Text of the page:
Wednesday, April 30, 2008


Vulgarity, ahoy

I was in a local department store recently when I seen a 12 or 13-year old girl bedecked thusly:

Short - and I mean short - denim skirt; tank top; large hoop earrings; and enough makeup for two or three adult females.

I stood behind the girl and her mother (I assume it was her mother) for five minutes in the check-out line. The entire five minutes I kept asking and saying to myself: "Why would any f***in' parent let his/her child leave the house wearing that?"; and, "I know why so many old men letch after young girls. Because so many young girls are allowed to dress like 22-year-old club rats."

I couldn't help but think about the abovementioned department store trip when I read the Wall Street Journal's third editorial today. This is powerful stuff:

"Readers with little girls at home don't have to be told who Miley Cyrus is. Their daughters want to be Miley Cyrus. The Disney Channel singer/actress is the star of 'Hannah Montana,' one of the most popular shows on TV. Her latest album is No. 3 on Billboard magazine's bestseller list. Reports estimate that she will bring in $1 billion in business to Disney this year.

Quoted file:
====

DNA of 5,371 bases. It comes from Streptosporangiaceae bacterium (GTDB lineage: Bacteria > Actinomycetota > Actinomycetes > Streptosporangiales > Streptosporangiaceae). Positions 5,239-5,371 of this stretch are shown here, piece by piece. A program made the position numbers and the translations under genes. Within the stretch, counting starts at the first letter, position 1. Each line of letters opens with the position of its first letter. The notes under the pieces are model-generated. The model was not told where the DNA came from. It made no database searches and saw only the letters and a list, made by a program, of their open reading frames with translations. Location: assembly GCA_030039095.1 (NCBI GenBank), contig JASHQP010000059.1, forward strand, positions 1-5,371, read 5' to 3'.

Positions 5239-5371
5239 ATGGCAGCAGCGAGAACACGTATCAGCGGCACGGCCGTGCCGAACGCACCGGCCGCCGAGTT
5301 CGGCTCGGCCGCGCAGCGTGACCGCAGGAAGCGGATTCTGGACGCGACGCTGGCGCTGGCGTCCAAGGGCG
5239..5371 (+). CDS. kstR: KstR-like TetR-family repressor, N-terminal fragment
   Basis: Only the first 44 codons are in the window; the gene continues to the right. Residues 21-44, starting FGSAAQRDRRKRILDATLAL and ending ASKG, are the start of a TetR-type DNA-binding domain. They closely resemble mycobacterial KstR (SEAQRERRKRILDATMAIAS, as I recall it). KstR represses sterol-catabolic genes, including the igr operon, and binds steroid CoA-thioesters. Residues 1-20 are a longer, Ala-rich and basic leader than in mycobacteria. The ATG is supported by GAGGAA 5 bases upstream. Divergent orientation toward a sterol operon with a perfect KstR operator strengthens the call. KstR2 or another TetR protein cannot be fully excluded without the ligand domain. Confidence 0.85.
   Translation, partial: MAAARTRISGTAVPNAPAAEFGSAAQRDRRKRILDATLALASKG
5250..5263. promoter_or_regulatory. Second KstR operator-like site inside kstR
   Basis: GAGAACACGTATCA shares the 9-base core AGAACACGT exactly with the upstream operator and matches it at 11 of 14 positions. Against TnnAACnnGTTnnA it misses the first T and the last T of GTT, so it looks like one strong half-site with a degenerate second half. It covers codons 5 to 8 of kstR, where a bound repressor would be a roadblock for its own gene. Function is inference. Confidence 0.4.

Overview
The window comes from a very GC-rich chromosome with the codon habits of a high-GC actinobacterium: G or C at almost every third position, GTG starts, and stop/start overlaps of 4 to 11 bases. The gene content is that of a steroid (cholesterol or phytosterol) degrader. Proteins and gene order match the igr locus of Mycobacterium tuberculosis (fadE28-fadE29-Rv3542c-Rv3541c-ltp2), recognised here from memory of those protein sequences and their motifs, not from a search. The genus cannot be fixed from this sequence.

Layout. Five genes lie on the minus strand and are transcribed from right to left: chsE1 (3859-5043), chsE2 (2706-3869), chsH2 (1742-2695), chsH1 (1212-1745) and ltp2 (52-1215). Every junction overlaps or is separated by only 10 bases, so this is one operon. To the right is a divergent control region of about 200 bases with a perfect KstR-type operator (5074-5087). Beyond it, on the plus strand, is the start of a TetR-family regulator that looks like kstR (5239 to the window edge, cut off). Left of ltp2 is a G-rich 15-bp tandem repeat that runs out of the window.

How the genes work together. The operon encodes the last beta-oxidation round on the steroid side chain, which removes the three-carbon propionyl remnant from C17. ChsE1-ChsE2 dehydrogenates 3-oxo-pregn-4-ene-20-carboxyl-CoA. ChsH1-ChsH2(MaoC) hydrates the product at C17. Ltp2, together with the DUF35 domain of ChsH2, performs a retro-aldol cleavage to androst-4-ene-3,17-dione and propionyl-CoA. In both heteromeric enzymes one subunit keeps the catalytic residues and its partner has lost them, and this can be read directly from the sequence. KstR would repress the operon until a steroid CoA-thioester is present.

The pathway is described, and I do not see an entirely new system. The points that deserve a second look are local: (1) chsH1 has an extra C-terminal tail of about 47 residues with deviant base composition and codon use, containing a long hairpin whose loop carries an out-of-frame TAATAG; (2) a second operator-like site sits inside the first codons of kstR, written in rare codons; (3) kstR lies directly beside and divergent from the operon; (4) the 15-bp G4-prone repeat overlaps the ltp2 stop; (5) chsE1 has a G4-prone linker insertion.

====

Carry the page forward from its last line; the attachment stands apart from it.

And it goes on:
"She is also 15. Thus this week's uproar over a seminude photo by Annie Leibovitz for Vanity Fair magazine. The photo – showing Miley draped in a sheet, back bared, hair tousled, with a come-hither smile – upset countless parents who immediately grasped the photo's essential vulgarity.

"Such ordinary wisdom apparently escaped every so-called grown-up involved in the photo shoot. The sophisticates at Vanity Fair defended the picture as a 'beautiful and natural portrait.' Absent sensible adults, Miley herself stepped forward to issue a statement saying that the now-embarrassing photo shoot was supposed to be 'artistic.'

"Next to what crosses TV and computer screens every day, Miley's photo is relatively tame – save for the fact that Vanity Fair was trying to lower the bar on this stuff to the age of 15. Parents have enough difficulty teaching their daughters how not to expose their bodies in a vulgar way; this makes it harder. If there's good news here, it's that folks in Buffalo, Charlotte or Iowa City are still insisting on cultural norms alien to the elites of Manhattan or Hollywood."

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